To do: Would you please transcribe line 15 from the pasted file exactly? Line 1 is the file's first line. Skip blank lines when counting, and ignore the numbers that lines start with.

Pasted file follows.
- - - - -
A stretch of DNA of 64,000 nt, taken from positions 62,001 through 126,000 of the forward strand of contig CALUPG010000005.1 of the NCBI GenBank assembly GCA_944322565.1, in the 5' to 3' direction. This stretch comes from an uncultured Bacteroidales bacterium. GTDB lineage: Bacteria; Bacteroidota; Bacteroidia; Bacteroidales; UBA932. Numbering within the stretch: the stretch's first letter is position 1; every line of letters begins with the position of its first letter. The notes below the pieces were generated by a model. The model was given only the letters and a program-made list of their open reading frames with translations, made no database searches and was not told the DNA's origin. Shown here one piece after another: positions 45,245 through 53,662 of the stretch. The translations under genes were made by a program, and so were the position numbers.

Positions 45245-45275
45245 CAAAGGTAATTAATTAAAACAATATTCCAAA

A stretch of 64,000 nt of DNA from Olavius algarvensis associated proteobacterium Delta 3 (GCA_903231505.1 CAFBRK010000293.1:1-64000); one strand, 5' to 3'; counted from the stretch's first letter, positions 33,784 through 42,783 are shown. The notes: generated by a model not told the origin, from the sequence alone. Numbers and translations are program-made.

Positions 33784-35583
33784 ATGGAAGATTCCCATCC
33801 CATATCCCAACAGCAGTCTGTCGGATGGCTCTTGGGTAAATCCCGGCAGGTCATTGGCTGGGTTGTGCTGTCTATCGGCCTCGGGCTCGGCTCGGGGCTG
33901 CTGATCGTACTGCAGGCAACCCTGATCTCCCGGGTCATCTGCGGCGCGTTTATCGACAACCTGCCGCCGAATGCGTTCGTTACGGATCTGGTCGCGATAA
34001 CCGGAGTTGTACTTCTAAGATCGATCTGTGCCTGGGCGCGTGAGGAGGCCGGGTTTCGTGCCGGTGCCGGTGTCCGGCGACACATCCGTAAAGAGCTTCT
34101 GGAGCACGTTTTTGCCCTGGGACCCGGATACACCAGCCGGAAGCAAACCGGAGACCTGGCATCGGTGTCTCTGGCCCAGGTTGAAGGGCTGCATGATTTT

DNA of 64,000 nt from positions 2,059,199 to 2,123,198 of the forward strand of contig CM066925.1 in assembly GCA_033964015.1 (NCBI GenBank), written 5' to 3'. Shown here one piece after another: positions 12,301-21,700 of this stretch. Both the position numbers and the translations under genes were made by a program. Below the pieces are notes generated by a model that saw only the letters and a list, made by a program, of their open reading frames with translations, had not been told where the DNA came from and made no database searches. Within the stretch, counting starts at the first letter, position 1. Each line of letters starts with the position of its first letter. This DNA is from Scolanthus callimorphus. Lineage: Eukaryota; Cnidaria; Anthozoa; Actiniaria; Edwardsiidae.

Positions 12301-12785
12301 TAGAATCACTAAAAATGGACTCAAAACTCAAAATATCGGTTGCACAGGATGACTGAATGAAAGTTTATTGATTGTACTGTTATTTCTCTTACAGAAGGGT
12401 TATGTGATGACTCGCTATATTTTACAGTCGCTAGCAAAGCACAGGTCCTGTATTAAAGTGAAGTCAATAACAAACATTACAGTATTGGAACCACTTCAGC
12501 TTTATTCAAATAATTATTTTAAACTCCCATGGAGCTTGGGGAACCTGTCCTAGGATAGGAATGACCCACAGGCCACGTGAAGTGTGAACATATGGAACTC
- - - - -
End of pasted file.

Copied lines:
12501 TTTATTCAAATAATTATTTTAAACTCCCATGGAGCTTGGGGAACCTGTCCTAGGATAGGAATGACCCACAGGCCACGTGAAGTGTGAACATATGGAACTC